Last Updated: February 25, 2016
· troylelandshields

Fragment Identifiers and the Facebook Like button

Fragment identifiers are the optional #loremipsum part of a URL (e.g.,

Fragment identifiers are only used on the client's browser and are not sent to the server. Using these can be incredibly useful for dynamically altering the content on a webpage without having to request the entire page from the server again. These can be contrasted with query strings which follow the question mark in a URL and are sent to the server.

An Example of the Usefullness of Fragment Identifiers

I have some Javascript code at that uses the fragment identifier to open specific images in my lightbox viewer, making a link such as open the correct image.

As far as the server knows it just served the client the resource at and that's it, but then my Javascript code on the client knew to also grab the image in the fragment identifier and open it up.

That's great, because as someone is cycling through the images in a gallery I can change the URL to the current image without sending and receiving a whole new request to the server.

The Problem with Facebook's Like Button (and other features)

Using fragment identifiers can be difficult if you are trying to do something like add a Facebook 'Like' button to your dynamic page.

To tell Facebook you want Likes on your page, your server code will create some special Facebook tags to tell Facebook about the current webpage. In my example (, I want each image to be seen to Facebook as a separate page with its own 'Likes.'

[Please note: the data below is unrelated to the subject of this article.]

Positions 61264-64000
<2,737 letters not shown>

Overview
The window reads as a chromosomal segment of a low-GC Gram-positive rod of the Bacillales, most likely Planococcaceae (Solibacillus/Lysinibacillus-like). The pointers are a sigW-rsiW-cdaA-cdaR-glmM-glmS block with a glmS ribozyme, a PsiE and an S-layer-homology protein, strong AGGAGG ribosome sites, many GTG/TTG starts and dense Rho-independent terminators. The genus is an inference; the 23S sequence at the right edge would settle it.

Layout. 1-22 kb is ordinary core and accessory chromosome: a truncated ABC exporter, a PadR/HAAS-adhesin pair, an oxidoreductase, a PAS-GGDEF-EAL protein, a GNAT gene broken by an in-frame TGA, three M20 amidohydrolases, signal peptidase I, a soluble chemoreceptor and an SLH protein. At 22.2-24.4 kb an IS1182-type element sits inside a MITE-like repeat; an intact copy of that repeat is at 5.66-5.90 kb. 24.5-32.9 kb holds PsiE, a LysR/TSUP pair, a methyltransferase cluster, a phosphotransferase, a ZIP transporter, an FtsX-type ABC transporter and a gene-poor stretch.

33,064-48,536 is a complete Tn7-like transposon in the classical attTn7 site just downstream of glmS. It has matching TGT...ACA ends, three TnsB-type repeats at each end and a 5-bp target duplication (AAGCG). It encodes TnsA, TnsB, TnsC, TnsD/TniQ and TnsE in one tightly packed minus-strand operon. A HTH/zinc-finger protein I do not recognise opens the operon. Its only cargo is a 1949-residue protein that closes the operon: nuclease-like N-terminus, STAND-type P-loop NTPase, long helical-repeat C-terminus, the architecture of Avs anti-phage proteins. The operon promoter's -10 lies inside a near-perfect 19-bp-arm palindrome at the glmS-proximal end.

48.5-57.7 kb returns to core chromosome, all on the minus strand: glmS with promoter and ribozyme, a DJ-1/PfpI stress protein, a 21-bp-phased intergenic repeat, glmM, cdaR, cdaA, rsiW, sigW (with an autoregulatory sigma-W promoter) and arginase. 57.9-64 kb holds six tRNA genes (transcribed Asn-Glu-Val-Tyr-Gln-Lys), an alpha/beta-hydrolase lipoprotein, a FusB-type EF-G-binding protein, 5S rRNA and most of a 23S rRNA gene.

When the page is created you add the "meta property='og:url' content='$url'" tag, which is used to tell Facebook what URL to consider for Likes. But the server doesn't know what we actually want Liked because it is described in the fragment identifier, which the server never gets to see!!

The Solution

There are probably several answers to solve this problem, but the one I came up with is pretty simple: just write your code to respond to a query string (the stuff following a ?) by sending the user to the same exact URL with a fragment identifier instead.

For example, if your server receives a request for, you will be able to create the Facebook meta tags with this URL (in case Facebook is checking up on us) and return the page to the client. So you would have something like the following at the beginning of your page:

    $url = "http://" . $_SERVER['HTTP_HOST'] . $_SERVER['REQUEST_URI'];
        echo "<meta property='og:url' content='$url' />";
                    //Create any other tags you want....

This page gets returned to the requester, satisfying any requests from Facebook robots.

Then, you could write your client code to respond to query strings and fragment identifiers the exact same way, but I chose a less elegant and more easier approach:

if({ //Check if there is a query string in the URL
    var temp =; //Get the query string without the '?'
    var url = '' + temp; //Use the query string as the fragment identifier
    window.location = url; //Redirect the user

Javascript simply redirects the user to, and from here your client code will know what to do. This is admittedly inelegant since it means redirecting a user as soon as a page is received, but for my situation it seems fine.

Now, whenever you are talking to Facebook about your web resources (in code or when posting on Facebook) you will always use the URL with the query string. Users will be able to click it to visit your site and not know the difference.

Go ahead, visit and look for the query string once the page has loaded.

This solved my problem but might not solve everyone's, so take it for what it's worth (free).

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Brilliant! I would definitely try and write a blog post about this.

over 1 year ago ·